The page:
Mac Farlanes Bear

Unknown variety of Bear of northern Canada.

Scientific name: Vetularctos inopinatus, proposed by C. Hart Merriam in 1918.

P^hysical description: Whit ish buff t o pale yellowish buff, dar kening t o pale r eddish br own on the underside. Broad head. Ears set like a dog's. Square, long muzzle. Teeth are unlike the brown bear's, presenting a combination of long canines and well-developed cusps with broadly flattened surfaces; the cusps of the upper first and second molars are reduced, while the lower second molar lacks the posterior cusp and notch. Wide at the shoulders. Hair on the bot -t om of it s paws. Hind claws ar e as big as t he front claws.

Distribution: Canadian Arct ic; Kodiak Island, Alaska.

Significant sightings: The only known specimen was killed near Rendezvous Lake, Northwest Territories (65°52' N, 127°01' W) by Inuit hunters on June 24, 1864. The skin and skull were obtained by Roderick MacFarlane and shipped to t he Smit hsonian Inst it ut ion, wher e it was examined by C. Hart Merriam.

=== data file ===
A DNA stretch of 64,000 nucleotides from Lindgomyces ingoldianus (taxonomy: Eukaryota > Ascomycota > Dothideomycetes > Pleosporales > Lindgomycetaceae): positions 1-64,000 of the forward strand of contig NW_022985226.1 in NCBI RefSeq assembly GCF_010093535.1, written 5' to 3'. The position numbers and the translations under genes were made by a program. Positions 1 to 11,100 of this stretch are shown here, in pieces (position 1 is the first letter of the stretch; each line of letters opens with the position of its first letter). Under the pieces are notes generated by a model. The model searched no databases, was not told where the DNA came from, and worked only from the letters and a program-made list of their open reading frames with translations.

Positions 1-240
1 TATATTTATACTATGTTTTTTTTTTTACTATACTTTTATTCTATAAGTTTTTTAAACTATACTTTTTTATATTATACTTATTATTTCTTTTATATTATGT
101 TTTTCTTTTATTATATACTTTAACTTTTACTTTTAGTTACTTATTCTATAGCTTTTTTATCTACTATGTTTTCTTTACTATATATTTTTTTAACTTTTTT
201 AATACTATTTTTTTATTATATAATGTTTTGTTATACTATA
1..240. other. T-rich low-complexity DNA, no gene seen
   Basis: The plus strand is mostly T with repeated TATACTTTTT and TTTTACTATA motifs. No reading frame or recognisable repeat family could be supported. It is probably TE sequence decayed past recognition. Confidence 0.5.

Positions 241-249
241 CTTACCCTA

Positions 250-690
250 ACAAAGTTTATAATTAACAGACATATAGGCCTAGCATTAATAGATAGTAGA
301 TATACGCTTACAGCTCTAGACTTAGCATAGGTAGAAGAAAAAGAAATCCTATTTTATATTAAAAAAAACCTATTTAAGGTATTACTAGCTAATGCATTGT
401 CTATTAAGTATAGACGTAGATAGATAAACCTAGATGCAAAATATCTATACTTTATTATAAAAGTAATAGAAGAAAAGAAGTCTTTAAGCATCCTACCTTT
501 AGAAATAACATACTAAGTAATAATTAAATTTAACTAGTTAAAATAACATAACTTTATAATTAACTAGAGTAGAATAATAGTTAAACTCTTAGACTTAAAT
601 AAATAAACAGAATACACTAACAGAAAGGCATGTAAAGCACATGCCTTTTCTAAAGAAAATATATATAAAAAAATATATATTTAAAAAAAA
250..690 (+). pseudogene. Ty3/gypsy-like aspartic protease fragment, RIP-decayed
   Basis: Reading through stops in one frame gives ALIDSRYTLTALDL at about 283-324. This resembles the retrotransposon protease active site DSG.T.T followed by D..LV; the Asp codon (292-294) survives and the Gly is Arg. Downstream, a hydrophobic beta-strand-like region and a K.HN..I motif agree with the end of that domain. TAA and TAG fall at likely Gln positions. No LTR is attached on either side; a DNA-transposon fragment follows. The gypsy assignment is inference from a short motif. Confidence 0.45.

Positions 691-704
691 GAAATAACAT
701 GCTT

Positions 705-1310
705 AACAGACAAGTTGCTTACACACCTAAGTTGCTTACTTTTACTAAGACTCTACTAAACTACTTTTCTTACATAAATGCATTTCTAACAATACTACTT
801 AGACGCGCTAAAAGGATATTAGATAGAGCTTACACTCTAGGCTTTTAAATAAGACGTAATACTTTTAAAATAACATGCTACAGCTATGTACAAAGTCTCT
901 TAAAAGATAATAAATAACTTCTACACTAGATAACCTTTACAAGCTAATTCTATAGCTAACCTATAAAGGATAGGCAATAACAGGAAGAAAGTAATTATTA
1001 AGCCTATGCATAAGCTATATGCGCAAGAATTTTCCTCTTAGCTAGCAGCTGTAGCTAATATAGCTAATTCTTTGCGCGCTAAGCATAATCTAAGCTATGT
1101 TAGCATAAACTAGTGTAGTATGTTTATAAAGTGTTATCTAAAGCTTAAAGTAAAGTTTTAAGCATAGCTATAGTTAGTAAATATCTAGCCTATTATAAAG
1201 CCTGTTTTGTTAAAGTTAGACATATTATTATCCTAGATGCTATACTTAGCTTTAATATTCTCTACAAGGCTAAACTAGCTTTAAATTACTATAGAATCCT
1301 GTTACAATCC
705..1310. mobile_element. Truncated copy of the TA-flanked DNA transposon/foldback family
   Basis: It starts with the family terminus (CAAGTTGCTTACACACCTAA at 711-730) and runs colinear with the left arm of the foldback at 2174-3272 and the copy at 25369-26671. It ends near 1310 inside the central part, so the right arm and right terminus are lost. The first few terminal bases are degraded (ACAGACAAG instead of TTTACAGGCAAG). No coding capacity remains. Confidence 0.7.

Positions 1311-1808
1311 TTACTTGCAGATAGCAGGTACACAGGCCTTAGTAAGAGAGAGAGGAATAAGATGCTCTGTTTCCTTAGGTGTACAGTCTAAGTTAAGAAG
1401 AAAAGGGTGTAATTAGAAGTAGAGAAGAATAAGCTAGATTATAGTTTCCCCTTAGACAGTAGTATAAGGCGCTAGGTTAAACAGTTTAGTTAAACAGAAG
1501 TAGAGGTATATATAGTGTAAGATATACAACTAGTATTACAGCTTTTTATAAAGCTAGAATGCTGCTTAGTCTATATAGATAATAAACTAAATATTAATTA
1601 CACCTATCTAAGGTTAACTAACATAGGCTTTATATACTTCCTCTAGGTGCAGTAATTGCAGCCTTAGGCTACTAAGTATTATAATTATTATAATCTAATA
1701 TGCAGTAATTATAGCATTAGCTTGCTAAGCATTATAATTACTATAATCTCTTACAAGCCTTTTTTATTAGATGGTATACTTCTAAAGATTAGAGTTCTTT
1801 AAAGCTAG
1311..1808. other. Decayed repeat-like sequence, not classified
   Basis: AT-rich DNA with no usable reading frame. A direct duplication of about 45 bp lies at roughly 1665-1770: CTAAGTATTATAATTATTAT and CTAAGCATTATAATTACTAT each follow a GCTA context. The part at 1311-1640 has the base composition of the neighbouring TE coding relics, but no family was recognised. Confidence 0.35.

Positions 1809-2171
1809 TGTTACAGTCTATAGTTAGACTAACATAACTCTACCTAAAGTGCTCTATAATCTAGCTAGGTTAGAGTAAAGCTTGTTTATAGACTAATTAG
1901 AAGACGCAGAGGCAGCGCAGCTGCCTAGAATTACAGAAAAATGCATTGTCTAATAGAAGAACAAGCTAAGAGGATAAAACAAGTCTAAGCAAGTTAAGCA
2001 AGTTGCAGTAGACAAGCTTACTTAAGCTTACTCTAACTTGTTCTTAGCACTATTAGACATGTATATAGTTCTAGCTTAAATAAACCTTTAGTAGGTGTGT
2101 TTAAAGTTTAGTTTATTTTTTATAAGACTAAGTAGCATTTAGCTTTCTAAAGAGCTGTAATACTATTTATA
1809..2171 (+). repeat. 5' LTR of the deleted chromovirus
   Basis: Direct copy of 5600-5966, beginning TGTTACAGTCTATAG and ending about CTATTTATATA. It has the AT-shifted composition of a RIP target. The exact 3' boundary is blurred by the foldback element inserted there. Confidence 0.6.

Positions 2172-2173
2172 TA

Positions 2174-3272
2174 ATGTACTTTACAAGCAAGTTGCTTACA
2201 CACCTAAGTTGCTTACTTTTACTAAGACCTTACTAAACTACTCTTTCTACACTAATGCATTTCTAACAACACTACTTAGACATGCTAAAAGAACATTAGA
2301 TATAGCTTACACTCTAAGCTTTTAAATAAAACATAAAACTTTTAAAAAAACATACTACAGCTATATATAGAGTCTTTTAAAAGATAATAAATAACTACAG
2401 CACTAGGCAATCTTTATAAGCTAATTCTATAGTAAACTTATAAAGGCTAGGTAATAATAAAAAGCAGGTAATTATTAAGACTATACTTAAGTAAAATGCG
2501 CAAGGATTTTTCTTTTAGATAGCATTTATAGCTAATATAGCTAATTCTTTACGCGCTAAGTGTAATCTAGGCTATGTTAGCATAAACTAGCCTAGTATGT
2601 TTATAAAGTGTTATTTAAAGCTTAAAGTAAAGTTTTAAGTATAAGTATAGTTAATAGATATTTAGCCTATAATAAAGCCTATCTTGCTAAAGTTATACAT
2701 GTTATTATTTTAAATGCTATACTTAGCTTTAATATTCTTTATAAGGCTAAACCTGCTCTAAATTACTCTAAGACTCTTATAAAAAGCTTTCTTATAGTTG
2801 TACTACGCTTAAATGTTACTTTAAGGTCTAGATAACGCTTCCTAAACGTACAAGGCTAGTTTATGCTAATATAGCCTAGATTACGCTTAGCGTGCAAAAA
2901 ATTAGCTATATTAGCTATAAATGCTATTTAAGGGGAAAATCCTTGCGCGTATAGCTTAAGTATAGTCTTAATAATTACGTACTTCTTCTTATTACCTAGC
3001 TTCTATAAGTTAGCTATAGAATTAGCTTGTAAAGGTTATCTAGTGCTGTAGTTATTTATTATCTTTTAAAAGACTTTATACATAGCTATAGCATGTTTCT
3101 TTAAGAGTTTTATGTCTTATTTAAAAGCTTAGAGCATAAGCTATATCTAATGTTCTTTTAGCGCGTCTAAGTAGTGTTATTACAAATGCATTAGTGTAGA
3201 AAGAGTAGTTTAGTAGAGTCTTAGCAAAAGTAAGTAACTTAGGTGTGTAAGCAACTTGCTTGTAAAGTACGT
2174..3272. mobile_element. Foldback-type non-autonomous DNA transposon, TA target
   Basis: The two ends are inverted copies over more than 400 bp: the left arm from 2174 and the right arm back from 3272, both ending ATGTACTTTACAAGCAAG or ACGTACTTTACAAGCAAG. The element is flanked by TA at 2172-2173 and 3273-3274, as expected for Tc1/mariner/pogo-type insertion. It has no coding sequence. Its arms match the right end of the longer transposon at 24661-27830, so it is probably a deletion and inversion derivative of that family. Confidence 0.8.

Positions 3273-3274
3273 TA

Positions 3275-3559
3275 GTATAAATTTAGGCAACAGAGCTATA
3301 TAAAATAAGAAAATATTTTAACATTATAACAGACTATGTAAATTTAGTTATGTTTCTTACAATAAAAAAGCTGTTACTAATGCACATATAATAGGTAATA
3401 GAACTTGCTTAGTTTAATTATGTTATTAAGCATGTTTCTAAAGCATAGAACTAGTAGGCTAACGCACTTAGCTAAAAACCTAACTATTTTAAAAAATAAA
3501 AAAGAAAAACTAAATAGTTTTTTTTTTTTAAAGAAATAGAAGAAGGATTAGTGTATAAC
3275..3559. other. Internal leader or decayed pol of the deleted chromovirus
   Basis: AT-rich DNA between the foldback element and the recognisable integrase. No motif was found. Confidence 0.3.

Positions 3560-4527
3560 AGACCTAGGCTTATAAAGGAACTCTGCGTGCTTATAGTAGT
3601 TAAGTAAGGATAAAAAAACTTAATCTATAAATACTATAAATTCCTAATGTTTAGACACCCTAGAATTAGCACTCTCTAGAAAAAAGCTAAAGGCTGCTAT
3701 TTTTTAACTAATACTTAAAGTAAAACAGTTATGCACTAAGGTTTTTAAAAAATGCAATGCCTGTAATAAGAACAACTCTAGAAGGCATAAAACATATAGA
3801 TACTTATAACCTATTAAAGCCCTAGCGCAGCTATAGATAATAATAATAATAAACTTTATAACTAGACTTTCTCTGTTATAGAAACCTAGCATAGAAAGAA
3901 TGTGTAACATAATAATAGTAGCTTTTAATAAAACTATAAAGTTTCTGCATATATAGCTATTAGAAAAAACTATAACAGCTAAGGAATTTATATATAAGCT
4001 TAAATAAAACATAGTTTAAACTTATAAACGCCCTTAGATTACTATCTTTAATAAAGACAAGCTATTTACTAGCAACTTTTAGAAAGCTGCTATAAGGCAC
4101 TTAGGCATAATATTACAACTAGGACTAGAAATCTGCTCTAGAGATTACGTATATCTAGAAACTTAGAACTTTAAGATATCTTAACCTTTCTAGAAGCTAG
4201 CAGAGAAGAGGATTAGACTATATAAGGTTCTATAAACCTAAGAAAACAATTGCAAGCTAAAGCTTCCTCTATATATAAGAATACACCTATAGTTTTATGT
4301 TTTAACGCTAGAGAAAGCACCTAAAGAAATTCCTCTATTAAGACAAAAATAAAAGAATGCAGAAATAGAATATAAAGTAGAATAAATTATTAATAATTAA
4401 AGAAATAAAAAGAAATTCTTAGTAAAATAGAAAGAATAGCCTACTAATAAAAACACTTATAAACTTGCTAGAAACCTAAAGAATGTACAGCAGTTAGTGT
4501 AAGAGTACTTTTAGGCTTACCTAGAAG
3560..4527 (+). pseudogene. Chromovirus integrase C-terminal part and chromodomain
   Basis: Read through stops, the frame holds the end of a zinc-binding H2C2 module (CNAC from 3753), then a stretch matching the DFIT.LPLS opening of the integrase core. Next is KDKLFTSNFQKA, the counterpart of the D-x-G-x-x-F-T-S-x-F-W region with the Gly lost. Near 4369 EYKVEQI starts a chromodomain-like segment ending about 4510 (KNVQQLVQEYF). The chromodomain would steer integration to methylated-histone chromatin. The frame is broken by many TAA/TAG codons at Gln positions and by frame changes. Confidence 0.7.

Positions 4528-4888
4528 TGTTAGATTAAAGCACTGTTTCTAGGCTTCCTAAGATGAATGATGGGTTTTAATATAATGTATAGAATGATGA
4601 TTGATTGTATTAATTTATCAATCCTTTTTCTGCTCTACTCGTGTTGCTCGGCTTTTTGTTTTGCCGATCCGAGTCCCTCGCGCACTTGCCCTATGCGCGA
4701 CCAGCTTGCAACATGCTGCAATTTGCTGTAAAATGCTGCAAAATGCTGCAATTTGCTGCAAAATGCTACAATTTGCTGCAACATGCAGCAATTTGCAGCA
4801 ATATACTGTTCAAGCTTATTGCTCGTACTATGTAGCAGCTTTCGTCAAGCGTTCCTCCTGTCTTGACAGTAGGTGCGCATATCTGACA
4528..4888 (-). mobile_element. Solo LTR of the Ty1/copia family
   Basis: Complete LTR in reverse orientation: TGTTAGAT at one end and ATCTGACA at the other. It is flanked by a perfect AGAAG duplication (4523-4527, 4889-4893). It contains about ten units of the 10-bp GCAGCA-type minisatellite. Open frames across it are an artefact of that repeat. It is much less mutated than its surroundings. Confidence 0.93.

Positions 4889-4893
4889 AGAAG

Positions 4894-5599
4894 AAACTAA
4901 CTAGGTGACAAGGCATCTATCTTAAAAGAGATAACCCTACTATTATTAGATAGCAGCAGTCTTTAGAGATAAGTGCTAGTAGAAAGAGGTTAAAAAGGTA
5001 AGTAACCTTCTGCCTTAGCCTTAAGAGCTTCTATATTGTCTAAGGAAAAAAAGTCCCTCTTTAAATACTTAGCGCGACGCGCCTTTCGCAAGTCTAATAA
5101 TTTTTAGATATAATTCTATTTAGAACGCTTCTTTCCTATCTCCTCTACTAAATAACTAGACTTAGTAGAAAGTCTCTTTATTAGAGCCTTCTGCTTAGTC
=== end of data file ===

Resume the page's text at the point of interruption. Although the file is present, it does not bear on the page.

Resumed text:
In t he lat e ninet eent h cent ury, Caspar Whit -ney heard of a species of bear in the Canadian North that resembled a cross between a polar bear and a grizzly.

In 1943, Clara Helgason reminisced about an incident many years earlier when hunters on Kodiak Island, Alaska, shot a large, off-white bear wit h hair on t he soles of it s paws. Possible explanations:

(1) A Polar bear (Ursus maritimus) x Brown bear (Ursus arctos) hybrid, which does occur somet imes in the wild.

(3) A surviving Short -faced bear (Arctodus simus), an immense fossil bear and t he largest North American carnivore of the Ice Age. Ar ct ic specimens dat e fr om 44,000-20,000 years ago; a Wyoming skull dates from 11,500 years ago. C. Hart Merriam thought the teeth resembled Arctodus and it s r elat ive t he Spect acled bear (Tremarctos ornatus) of South America more than Ursus.

Sources: Caspar Whitney, On Snow-Shoes to the Barren Grounds (New York: Harper, 1896); Charles Mair and Roderick MacFarlane, Through the Mackenzie Basin (London: Simpkin, Marshall, Hamilton, Kent, 1908), pp. 217-218; C. Hart Merriam, Review of the Grizzly and Big Brown Bears of North America (Genus UrsusJ with Description of a New Genus, Vetularctos (Washington, D.C.: Government Printing Office, 1918), pp. 131-133; George G. Goodwin, " Inopinatus: The Unexpected," Natural History 55 (November 1946): 404-406; Jim Halfpenny, "Tracking the Great

Bear: Mystery Bears," Bears and Other Top Predators Magazine, Spring 1996, on line at ht t p://www.crypt t icles/ myst er ybear s.php.

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